What is care? How can and do communities mobilize care as a social intervention, political act, and tool for building intimacy, healing, and hope? Now, more than ever, it is imperative that we care for ourselves and our communities, but caring is not an apolitical or individual act and we must analyze the inherent inequalities and social dimensions of what it means to give and receive care.

    ... Read more about ANTHRO 1906 - Care in Critical Times

    ANTHRO 97X - Sophomore Tutorial in Archaeology

    Semester: 

    Spring

    Offered: 

    2022

    Prof. Amy Clark
    Mon. 9:00 AM - 11:45 AM
    Peabody 561

    This course will focus on archaeological thinking, the cognitive skeleton of the discipline of archaeology, the principles and the logic that are the foundation of all archaeological conclusions and research. Central to this is an understanding of research design, archaeological theory and interpretation, culture and material culture; as well as an understanding of how to examine and construct an archaeological argument.

    ANTHRO 1038 - Game of Stones: The Archaeology of Europe from Handaxes to Stonehenge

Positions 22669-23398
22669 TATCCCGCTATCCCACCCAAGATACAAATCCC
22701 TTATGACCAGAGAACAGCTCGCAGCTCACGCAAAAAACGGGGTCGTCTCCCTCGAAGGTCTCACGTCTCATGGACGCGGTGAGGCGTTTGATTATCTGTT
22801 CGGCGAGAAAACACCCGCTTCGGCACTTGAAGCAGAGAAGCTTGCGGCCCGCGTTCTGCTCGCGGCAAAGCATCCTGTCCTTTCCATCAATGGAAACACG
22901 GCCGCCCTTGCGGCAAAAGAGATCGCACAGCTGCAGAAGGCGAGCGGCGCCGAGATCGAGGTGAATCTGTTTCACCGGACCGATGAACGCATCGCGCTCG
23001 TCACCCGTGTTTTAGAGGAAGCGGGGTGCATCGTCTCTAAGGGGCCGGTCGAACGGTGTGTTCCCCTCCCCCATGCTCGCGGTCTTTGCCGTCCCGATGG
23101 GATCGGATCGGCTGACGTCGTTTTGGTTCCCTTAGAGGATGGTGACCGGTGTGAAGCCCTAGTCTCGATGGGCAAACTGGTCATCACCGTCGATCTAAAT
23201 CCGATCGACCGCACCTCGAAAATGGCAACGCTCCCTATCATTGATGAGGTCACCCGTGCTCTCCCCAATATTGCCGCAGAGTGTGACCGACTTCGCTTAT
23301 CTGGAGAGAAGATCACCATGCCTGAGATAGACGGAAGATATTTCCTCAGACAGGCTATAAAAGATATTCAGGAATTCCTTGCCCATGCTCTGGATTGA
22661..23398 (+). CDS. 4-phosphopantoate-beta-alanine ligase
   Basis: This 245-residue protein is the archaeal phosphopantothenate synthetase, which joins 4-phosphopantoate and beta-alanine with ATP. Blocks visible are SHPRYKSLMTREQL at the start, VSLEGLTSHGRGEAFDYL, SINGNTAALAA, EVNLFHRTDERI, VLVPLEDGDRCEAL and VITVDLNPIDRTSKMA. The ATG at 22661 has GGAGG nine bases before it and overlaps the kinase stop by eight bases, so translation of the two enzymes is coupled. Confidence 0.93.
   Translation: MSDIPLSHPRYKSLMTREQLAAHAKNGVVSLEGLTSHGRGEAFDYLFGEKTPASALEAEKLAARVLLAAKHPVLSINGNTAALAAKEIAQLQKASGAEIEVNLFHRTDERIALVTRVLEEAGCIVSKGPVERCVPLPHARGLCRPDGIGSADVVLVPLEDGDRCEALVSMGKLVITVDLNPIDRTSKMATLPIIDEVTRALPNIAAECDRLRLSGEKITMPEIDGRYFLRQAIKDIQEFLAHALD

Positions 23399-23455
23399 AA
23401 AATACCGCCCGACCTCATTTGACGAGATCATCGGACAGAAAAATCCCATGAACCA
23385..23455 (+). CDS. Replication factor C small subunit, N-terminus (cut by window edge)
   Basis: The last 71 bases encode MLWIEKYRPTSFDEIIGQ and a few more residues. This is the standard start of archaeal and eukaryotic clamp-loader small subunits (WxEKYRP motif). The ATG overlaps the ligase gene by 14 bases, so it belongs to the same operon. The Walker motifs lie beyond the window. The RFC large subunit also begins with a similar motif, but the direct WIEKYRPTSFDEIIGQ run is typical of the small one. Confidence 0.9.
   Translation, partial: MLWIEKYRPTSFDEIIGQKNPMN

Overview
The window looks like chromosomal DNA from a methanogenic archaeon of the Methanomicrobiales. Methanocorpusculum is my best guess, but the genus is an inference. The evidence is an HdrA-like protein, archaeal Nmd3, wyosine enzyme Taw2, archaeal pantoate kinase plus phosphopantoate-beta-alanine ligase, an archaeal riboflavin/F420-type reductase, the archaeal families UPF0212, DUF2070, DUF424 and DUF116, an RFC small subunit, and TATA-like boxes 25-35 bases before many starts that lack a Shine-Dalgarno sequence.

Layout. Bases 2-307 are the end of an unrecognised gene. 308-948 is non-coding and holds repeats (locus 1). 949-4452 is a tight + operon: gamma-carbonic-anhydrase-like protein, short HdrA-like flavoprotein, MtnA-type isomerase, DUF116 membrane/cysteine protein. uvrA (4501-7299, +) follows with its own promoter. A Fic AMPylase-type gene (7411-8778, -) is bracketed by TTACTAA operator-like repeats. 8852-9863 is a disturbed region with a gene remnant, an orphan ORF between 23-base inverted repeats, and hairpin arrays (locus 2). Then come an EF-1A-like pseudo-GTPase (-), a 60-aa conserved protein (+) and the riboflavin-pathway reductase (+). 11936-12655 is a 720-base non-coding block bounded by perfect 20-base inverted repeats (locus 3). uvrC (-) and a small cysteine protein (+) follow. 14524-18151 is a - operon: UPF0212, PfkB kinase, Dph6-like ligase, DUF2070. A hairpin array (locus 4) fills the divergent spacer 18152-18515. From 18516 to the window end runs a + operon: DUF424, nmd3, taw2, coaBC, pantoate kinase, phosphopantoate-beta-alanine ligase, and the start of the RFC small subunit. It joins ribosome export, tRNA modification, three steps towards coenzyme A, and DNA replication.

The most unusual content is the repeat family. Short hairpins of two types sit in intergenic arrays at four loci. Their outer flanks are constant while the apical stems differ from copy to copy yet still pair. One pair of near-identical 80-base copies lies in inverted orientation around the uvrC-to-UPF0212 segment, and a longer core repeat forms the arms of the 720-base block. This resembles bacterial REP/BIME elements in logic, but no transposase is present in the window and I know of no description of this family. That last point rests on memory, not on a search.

Semester: 

    Spring

    Offered: 

    2022

    Prof. Amy Clark
    Mon. and Weds. 1:30 PM - 2:45 PM
    Peabody 561

    Game of Stones: The Archaeology of Europe from Handaxes to Stonehenge Buried beneath modern cities, Roman amphitheaters, and Medieval churches lie subtle traces of Europes earlier occupants: campsites littered stone tools and animal bones, human bodies preserved in bogs and frozen in ice, and cave walls decorated with extinct animals.

    ... Read more about ANTHRO 1038 - Game of Stones: The Archaeology of Europe from Handaxes to Stonehenge

    ANTHRO 1131 - Archaeology of Harvard Yard II: Laboratory Methods and Analysis

    Semester: 

    Spring

    Offered: 

    2022

    Prof. Patricia Capone
    Thurs. 12:00 PM - 2:45 PM
    Vanserg 23

    Open to students who participated in the fall term investigations in Harvard Yard, this course focuses on the detailed analysis of the materials recovered in the excavations, within the context of archival and comparative archaeological and historical research.

    ... Read more about ANTHRO 1131 - Archaeology of Harvard Yard II: Laboratory Methods and Analysis

    ANTHRO 1435 - Challenging Collections: Critical Reflections on Collecting Through Harvard’s History

    Semester: 

    Spring

    Offered: 

    2022

    Profs. Diana Loren, Ilisa Barbash, and Ingrid Ahlgren
    Mon. 12:00 PM - 2:45 PM 
    Peabody 12

    Harvard’s museum collections have often been used to interrogate the world outside of “us”: peoples, events, places, and things. This course reverses that gaze and asks what the collections and the processes of collecting reveal about the history of Harvard and its institutional identity as “the” place of learning.... Read more about ANTHRO 1435 - Challenging Collections: Critical Reflections on Collecting Through Harvard’s History